Kool G Rap & Raekwon Are Out For That Life (Audio)
With June 2’s Return Of The Don, Kool G Rap will share with the world his first truly solo album since 2011’s Riches, Royalty, Respect. Produced entirely by MoSS, the LP features Freeway, Noreaga, Cormega, Raekwon, Sheek Louch, Saigon, Termanology, Fame, KXNG Crooked, Conway The Machine & Westside Gunn, and the late Sean Price.
Today (May 25), the Queens, New York icon has unveiled his collaboration with The Chef, which comes in the form of the hustler’s anthem and ode to the spoils of war, “Out For That Life.” In it, the two spin boisterous tales of street life, but given the pedigrees of those involved, there’s no doubt they are both serving up nothing but reality raps. Both legends are clearly in their comfort zone over the dusty, 1990s-esque production, peacocking their way through verses.
Also today, an in-depth Rolling Stone interview with the MC considered by many to be the preeminent example of lyricism in 1980s Rap, dropped. In it, Kool G Rap discusses everything from The Return Of The Don‘s themes, what contemporary Rap he’s listening to, and much more. Ambrosia For Heads has culled a few points of interest, below.
On working with the Late Sean Price: “Sean Price just told me, ‘Yo, G, if you ever need me for anything, yo, all you gotta do is say the word.’ And I kept that with me, ’cause, you know, me being a lyrical artist, I have a lot of respect for Sean Price.”
On The Origin Of The Technical Artistry In His Rhymes: “To me, it was the influence of hearing artists when I was younger. To me, they was one step into the future, outside everybody else at the time, and that was Melle Mel, Kool Moe Dee, Silver Fox from Fantasy Three. A lot of people are not aware of them, but Silver Fox was a dope, dope rapper. It was listening to those guys and see how they didn’t just settle for being just like everybody else. They wanted to go the extra distance to stand out and be better than everybody. I was an artist that had the same desires. I didn’t want to blend in with anybody else and what they doing. I wanted to be technical. I wanted to be complex. I wanted to make my act a hard act to follow. Bottom line. And so I just kept pushing and pushing myself. Just do more than what everybody else was doing.”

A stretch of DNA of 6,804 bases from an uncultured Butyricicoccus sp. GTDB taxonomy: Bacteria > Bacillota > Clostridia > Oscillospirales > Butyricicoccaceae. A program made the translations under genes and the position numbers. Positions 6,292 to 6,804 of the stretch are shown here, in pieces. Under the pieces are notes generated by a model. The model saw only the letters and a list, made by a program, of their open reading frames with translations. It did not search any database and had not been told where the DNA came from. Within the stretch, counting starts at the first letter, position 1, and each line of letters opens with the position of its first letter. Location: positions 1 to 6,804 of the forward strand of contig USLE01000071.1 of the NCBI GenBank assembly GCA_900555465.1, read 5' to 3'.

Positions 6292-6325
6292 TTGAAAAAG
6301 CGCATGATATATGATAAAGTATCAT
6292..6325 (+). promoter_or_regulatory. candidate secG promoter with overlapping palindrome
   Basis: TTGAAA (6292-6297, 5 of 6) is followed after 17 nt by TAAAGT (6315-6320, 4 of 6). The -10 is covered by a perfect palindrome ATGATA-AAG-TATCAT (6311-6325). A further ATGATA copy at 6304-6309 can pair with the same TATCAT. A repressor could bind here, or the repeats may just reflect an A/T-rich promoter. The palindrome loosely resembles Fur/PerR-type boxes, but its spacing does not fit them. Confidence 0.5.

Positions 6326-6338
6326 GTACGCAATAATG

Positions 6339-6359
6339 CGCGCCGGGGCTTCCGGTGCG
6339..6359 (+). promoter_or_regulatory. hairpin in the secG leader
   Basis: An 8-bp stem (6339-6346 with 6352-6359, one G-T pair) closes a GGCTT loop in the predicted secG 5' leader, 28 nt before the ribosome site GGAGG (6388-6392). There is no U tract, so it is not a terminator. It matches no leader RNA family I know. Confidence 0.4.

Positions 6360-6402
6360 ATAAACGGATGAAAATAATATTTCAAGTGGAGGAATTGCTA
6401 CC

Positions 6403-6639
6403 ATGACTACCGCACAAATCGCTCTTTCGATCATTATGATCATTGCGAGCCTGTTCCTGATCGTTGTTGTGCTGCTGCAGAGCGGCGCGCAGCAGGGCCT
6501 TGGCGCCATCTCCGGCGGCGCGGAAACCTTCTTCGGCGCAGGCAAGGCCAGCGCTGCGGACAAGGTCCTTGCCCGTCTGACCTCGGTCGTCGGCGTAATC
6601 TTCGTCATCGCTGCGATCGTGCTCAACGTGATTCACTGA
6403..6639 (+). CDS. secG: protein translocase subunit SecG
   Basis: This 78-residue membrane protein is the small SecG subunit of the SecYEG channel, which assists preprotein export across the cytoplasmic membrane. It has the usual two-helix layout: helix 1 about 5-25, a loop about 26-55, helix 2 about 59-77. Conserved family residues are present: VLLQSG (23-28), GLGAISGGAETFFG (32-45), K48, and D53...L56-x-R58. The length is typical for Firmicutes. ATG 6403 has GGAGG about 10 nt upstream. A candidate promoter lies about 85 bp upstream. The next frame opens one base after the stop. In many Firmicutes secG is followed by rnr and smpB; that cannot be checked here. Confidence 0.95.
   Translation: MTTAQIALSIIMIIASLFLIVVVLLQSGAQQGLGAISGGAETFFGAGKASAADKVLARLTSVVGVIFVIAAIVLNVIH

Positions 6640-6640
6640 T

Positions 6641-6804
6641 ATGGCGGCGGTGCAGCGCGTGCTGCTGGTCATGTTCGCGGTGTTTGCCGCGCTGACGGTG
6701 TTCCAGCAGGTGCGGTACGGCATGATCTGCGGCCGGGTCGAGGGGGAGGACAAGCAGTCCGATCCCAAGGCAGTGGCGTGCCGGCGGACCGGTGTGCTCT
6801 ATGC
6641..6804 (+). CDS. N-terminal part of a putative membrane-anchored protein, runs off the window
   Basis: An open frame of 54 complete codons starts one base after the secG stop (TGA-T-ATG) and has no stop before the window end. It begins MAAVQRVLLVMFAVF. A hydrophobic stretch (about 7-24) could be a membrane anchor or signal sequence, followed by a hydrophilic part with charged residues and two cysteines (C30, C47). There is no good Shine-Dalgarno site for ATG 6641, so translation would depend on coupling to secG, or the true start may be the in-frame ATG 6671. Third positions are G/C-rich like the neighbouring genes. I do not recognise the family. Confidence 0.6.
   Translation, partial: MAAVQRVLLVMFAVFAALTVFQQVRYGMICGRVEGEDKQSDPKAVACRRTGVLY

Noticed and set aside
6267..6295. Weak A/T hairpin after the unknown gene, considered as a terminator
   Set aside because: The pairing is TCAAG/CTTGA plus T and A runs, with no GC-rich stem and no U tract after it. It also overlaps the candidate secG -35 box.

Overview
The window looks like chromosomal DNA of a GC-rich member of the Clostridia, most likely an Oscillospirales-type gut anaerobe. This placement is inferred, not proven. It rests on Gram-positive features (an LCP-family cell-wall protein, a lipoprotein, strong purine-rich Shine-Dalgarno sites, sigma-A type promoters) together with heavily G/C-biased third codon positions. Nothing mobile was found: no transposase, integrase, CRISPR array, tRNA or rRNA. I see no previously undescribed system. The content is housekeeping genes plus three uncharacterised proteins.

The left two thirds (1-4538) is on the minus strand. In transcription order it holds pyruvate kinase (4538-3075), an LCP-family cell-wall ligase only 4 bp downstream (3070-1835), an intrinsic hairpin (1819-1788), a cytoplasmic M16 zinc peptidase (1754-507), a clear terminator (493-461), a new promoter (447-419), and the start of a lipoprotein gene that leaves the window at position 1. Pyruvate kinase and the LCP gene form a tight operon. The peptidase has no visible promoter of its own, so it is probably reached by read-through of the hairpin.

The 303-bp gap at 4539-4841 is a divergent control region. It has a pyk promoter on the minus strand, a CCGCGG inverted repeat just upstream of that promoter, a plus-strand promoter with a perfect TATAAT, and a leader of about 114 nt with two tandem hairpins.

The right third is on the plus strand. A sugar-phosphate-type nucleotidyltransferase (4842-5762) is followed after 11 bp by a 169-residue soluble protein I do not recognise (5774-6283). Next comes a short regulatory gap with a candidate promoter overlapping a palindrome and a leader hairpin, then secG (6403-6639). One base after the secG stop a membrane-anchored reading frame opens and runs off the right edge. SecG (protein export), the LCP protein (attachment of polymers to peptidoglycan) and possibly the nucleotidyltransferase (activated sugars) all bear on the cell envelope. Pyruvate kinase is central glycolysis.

On Which MC Bodied the 1991 Posse Cut From Sway & Tech, “Anthem”: “That one was hard to call ’cause it was so many phenomenal dudes on that track that just destroyed it. Psh. … Tech N9ne, oh, my God, yo. I was just happy to be a part of that one. I was content not feeling like, “Oh, I killed everybody on the track this time.” I was just glad that I was a part of it ’cause it was a great track. RZA caught a body on that.”
On his Favorite Kool G Rap Name Drop in Another Rapper’s Song: “The intro to my show is a whole collage of Big Pun, Jay Z, Nas, when they quoted my name or something like that. That’s how my show starts. And the simple fact that R.A. the Rugged Man lives by the slogan, ‘I don’t want fans that don’t know who G Rap is.’ I just did a show up in New Hampshire Saturday and the promoter was telling they had R.A the Rugged Man not that long ago and when he got onstage, he said, ‘Listen. Whoever out there don’t know who G Rap is, get the fuck out the room.’ [Laughs] He’s a beast. He’s a problem.”